Why Medical School is So Challenging

The path to becoming a healthcare professional is notorious for being less of a path and more of an arduous journey with a million obstacles littering the way. Those who apply for a medical degree Malaysia do so at their own peril. Unfortunately, the thousands of benefits that come with the title does not soften how difficult it is to graduate from medical school. If you’re wondering why exactly is becoming a doctor so difficult and largely discouraged for the faint-hearted, here are some major reasons.

There’s so many things you have to learn and master

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Healthcare professionals literally hold their patients’ lives in their hands. Therefore, they have to know everything about everything. If they get one thing wrong or forget something, the repercussions would be catastrophic. Lives could be lost. Hence, when in medical school, these future doctors must study hard and often. There are so many different subjects focusing on the most minute things about our biology, medicine, technology and so much more. Not only must they read every textbook on every topic from cover to cover, they must also master what they have read. Biochemistry, neurology, anatomy, behavioral science, medical ethics; future doctors must know them all. Not to mention the board exams that the students will have to pass in order to graduate medical school. 

 

You have to make sacrifices

Do you know that 10% of students drop out of medical school? Even though a vast majority of medical degree students graduate and become doctors, there’s still a big margin for dropouts. Research found that a factor for these students quitting is the fact that they have to make so many sacrifices. Though university can be fun, this isn’t usually the case for medical students. Earning a medical degree means that your social life becomes non-existent. With the amount of studying you have to do, there’s just no free time for you to see your family and friends, let alone enjoy things like night life or other forms of entertainment. You might even have to miss important things such as your mother’s birthday or your sister’s graduation in order to get things done. These sacrifices prove to be extremely depressing for students.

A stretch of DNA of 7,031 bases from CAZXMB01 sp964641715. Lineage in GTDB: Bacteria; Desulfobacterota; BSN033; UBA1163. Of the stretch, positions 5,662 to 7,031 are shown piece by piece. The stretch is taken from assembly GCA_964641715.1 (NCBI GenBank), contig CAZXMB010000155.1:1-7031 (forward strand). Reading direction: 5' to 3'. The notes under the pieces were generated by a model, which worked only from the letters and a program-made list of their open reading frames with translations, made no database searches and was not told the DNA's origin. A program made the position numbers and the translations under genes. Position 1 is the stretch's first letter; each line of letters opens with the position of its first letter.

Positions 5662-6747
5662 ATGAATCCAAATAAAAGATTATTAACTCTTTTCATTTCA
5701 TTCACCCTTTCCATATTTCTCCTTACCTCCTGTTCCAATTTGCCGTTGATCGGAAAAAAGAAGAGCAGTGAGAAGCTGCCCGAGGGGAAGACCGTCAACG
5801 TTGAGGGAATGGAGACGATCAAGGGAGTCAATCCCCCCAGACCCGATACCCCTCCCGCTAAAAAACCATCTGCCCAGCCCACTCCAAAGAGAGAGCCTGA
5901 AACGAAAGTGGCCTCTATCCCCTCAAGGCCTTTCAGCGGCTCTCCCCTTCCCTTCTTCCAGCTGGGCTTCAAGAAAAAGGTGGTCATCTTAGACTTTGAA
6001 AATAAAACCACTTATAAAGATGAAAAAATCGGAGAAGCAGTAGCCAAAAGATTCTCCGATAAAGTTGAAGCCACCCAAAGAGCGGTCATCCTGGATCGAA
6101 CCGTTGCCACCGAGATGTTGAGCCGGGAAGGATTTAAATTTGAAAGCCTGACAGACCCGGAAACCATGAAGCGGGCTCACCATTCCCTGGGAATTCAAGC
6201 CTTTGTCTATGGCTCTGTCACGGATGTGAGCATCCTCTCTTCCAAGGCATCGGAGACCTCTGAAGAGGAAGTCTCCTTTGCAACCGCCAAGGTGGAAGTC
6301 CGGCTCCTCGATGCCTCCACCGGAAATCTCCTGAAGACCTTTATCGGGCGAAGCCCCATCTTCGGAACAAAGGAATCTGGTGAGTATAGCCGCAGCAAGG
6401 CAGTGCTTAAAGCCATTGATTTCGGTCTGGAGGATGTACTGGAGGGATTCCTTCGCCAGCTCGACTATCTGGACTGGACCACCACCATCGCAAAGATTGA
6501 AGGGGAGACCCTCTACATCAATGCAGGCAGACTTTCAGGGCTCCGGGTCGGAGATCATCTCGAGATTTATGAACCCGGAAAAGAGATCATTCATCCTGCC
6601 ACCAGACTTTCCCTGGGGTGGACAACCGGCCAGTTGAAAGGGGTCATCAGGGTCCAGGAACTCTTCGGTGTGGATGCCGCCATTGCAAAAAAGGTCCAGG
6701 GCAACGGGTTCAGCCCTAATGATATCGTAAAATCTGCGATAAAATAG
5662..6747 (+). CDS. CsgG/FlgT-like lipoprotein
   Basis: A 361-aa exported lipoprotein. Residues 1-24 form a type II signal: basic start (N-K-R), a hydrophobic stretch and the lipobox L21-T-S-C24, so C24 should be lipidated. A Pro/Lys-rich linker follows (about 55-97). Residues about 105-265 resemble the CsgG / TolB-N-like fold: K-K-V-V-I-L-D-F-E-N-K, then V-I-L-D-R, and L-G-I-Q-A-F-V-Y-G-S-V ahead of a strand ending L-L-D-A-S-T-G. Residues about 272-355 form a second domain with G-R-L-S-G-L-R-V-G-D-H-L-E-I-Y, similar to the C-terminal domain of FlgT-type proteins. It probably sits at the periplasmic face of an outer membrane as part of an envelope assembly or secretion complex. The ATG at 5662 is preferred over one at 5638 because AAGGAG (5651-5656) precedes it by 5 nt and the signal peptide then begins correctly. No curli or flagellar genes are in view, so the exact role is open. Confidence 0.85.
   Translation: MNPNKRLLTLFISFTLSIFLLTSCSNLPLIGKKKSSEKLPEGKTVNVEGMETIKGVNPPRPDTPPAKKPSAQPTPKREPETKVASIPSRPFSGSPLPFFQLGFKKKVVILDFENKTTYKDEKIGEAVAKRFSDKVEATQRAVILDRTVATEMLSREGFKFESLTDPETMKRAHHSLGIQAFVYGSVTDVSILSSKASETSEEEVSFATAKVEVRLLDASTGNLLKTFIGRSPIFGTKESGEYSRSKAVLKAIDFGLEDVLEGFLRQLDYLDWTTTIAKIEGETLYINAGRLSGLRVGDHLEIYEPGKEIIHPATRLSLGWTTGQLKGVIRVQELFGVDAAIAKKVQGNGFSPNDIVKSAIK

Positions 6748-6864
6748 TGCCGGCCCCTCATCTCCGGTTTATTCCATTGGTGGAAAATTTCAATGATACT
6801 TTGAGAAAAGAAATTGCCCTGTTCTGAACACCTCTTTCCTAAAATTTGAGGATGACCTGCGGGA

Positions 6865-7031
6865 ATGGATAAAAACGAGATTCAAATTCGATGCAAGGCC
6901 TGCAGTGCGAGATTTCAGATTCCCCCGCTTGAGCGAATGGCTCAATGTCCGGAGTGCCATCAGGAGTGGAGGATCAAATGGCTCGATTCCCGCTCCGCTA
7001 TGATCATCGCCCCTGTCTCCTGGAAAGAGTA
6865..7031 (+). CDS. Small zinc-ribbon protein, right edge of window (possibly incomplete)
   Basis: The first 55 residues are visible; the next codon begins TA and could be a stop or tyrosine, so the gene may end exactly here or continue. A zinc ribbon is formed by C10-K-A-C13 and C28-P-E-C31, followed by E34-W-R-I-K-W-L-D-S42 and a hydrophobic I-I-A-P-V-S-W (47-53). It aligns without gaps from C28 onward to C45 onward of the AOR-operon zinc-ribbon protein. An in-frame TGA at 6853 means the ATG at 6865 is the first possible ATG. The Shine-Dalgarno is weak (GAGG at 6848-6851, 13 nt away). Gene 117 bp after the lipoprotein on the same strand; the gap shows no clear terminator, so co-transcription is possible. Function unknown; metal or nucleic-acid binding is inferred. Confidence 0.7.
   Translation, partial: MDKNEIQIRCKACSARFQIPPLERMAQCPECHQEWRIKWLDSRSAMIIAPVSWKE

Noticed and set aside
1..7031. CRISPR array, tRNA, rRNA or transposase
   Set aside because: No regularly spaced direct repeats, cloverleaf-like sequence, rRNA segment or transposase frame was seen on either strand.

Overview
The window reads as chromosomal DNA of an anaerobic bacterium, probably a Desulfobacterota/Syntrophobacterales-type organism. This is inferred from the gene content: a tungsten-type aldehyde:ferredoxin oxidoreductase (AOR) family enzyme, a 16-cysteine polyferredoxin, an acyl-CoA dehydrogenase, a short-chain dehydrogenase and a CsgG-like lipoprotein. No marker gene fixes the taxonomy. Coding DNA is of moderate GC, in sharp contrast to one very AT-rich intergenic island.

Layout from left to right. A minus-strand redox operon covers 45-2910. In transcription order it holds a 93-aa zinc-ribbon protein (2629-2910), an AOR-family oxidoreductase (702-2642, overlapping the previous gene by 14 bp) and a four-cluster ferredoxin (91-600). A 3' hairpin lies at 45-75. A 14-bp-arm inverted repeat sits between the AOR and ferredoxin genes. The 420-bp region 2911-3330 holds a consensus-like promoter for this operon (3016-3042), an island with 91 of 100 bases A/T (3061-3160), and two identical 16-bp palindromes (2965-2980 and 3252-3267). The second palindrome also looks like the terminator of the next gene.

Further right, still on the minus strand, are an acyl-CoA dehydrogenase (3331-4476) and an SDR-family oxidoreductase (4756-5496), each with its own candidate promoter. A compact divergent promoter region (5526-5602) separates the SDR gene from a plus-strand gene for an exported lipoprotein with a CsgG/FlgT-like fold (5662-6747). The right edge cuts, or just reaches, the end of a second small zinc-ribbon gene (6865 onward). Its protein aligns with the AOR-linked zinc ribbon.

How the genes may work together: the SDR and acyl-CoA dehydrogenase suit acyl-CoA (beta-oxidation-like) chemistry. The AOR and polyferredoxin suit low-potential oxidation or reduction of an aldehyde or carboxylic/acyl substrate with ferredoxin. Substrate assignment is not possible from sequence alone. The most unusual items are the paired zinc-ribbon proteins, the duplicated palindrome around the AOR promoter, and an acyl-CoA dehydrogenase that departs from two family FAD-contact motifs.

The challenges of real hands-on experience

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Medical school isn’t just about learning theories and passing board exams. Usually in the third year of a medical degree course, students will start to have real interactions with patients. This is referred to as starting the clinical portion of medical school. These students will have rotation schedules so they will receive experience of working in every medical specialty such as surgery, pediatrics, radiology and much more. With this new hands-on training comes a whole host of different challenges. Some students discover that they are better at theory than practical training and experience depression. Others are unable to deal with the pressures of working with patients and being instructed to do a hundred different things by their superiors every day. No wonder clinical is seen as one of the hardest parts of medical school.

 

There’s no way of sugarcoating it. Gaining a medical degree is one of the most difficult things you will do in your lifetime, not even counting the challenges you will face after you graduate and become a medical practitioner. But with every cloud, there’s a silver lining. Focus on the good more than the bad and you will make it through.